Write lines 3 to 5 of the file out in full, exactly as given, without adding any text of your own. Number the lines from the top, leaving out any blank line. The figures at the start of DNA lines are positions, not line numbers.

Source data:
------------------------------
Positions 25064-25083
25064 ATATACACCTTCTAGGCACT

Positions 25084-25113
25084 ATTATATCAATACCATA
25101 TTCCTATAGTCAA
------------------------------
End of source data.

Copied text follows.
Positions 25084-25113
25084 ATTATATCAATACCATA
25101 TTCCTATAGTCAA